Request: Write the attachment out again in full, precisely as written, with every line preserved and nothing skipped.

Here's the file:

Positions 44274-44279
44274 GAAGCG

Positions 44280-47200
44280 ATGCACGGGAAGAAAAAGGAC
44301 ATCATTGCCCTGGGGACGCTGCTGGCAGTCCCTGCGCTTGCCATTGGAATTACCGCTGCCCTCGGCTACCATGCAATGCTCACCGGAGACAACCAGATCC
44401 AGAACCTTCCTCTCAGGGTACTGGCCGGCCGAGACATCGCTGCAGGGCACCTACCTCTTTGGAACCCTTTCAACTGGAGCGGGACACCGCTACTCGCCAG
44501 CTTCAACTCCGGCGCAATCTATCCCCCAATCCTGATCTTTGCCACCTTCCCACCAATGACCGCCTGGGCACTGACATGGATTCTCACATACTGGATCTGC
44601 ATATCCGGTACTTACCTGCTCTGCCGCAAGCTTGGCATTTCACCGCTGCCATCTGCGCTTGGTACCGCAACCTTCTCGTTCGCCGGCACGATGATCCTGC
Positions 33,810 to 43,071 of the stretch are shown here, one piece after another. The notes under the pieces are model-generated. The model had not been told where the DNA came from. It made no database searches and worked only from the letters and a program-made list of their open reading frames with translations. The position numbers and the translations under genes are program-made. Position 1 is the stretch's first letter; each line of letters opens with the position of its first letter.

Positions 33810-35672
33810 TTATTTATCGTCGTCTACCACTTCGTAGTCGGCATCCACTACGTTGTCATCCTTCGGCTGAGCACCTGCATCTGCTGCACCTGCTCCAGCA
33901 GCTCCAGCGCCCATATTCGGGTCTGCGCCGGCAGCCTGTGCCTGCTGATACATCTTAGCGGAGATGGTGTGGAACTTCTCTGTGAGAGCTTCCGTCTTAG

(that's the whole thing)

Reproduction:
Positions 44274-44279
44274 GAAGCG

Positions 44280-47200
44280 ATGCACGGGAAGAAAAAGGAC
44301 ATCATTGCCCTGGGGACGCTGCTGGCAGTCCCTGCGCTTGCCATTGGAATTACCGCTGCCCTCGGCTACCATGCAATGCTCACCGGAGACAACCAGATCC
44401 AGAACCTTCCTCTCAGGGTACTGGCCGGCCGAGACATCGCTGCAGGGCACCTACCTCTTTGGAACCCTTTCAACTGGAGCGGGACACCGCTACTCGCCAG
44501 CTTCAACTCCGGCGCAATCTATCCCCCAATCCTGATCTTTGCCACCTTCCCACCAATGACCGCCTGGGCACTGACATGGATTCTCACATACTGGATCTGC
44601 ATATCCGGTACTTACCTGCTCTGCCGCAAGCTTGGCATTTCACCGCTGCCATCTGCGCTTGGTACCGCAACCTTCTCGTTCGCCGGCACGATGATCCTGC
Positions 33,810 to 43,071 of the stretch are shown here, one piece after another. The notes under the pieces are model-generated. The model had not been told where the DNA came from. It made no database searches and worked only from the letters and a program-made list of their open reading frames with translations. The position numbers and the translations under genes are program-made. Position 1 is the stretch's first letter; each line of letters opens with the position of its first letter.

Positions 33810-35672
33810 TTATTTATCGTCGTCTACCACTTCGTAGTCGGCATCCACTACGTTGTCATCCTTCGGCTGAGCACCTGCATCTGCTGCACCTGCTCCAGCA
33901 GCTCCAGCGCCCATATTCGGGTCTGCGCCGGCAGCCTGTGCCTGCTGATACATCTTAGCGGAGATGGTGTGGAACTTCTCTGTGAGAGCTTCCGTCTTAG